Facts About Alcoholism
In life, we can’t expect everything to go our way. And regardless of how much or how little we may have in terms of material fortune, there’s never a guarantee that all will go smoothly. The crises we encounter, however, supposedly make us richer and wiser as individuals.
Unfortunately though, not all people are capable of coping with these crises effectively; those without a strong support system are more likely to falter, and potentially resort to unacceptable and destructive means of coping.
Certain effects of alcoholic drinks make them a constant and instant problem-solver for some people. To these individuals, drinking temporarily relieves them of their difficulties in life. And perhaps because the effect is only short-lived, the need to consume more gradually grows, and before they know it, they are already stuck in a state of alcoholism.
If you have never been an alcoholic or do not know anyone who is facing the same problem, it can be difficult to understand why people with drinking problems find it so hard to resist the urge to drink. The following facts about alcoholism might help you gain a broader understanding of alcoholics and be more effective in helping them deal with their situation:
1. Individuals with a drinking problem will try to rationalize their drinking habits.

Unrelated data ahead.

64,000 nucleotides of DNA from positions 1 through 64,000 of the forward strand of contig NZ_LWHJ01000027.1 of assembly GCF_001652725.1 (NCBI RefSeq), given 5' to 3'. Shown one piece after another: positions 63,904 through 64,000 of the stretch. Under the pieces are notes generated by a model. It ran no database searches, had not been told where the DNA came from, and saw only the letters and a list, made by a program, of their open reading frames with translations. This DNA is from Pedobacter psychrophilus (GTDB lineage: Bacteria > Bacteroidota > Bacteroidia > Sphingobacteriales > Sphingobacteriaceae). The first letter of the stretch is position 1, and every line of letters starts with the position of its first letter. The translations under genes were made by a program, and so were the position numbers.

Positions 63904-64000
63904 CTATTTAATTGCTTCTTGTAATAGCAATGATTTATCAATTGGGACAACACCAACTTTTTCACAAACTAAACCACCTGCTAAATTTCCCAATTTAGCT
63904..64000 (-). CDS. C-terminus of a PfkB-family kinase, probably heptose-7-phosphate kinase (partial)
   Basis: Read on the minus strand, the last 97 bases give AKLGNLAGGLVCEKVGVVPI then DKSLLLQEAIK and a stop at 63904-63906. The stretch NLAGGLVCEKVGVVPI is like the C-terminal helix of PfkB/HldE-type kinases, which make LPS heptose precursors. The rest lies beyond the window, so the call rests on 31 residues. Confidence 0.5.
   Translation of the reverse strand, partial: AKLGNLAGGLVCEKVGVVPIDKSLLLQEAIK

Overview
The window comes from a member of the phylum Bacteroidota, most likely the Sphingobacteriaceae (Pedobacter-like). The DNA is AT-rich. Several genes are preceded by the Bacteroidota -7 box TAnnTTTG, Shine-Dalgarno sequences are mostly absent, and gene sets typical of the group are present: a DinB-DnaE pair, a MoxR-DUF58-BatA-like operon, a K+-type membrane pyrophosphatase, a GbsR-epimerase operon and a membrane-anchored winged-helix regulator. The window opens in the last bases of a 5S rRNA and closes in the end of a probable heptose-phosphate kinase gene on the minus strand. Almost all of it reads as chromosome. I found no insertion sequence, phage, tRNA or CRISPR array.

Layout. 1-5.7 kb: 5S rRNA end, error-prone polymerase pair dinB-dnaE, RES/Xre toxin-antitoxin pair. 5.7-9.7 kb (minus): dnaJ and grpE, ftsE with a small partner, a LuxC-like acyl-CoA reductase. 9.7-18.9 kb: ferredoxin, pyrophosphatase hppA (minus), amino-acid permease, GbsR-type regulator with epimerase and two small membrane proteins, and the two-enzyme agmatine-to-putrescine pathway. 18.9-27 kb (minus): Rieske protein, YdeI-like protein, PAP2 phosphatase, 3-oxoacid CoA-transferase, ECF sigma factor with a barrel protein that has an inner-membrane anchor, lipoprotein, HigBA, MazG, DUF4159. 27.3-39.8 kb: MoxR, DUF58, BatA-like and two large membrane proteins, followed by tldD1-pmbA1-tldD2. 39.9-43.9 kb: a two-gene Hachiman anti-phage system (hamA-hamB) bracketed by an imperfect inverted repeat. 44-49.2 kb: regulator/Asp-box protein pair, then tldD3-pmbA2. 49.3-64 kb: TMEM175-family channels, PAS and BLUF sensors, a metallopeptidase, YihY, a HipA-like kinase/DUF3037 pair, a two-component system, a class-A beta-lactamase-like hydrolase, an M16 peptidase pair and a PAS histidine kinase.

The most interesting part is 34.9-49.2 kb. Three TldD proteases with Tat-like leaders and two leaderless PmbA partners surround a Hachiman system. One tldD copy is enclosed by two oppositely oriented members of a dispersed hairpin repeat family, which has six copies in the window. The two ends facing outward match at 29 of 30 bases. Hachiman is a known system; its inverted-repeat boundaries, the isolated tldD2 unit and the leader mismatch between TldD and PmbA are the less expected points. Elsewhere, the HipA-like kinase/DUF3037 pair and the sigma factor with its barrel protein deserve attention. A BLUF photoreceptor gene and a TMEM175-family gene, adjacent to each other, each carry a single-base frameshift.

You can’t make an alcoholic stop just by merely telling him off; he will be keen on giving you the impression that it is not beyond limits and that he is under control. This will give him more reason to carry on with this destructive habit.
2. A simple way to spot an alcoholic is when a person has constant, strong urges to consume alcohol.
This urge will be immensely powerful that, when gratification is delayed or unmet, the person will react violently or unreasonably intense.
3. Alcoholism is comprised of a number of stages.
Just because someone you know likes to drink frequently, that does not instantly make him an end-stage alcoholic. Generally, there are 7 stages of alcoholism, characterized by gradual and progressive phases.
4. Don’t self-medicate a severe alcoholic.
Trying to “cure” or “rehabilitate” a severe alcoholic can be fatal, so the best that you can do to help is to endorse the person to professional and legitimate rehab centers in your locality. Severe withdrawal effects can be life-threatening, so abruptly stopping the drinking habits is never advisable.
5. Alcoholic people don’t necessarily have to be unproductive or inefficient at work.
While one of the many manifestations of alcoholism may include inability to deliver at home, at work, and in the community, there are actually alcoholics who happen to be achievers – even in their alcoholic state. These people are commonly referred to as functional alcoholics. These are individuals who are still able to maintain occupational and domestic duties despite their drinking problem. And while the drinking may not appear to be much of a problem because other aspects of their life are apparently still in control, they can turn out to be the more dangerous type since their productivity can bury them deeper in their denial.
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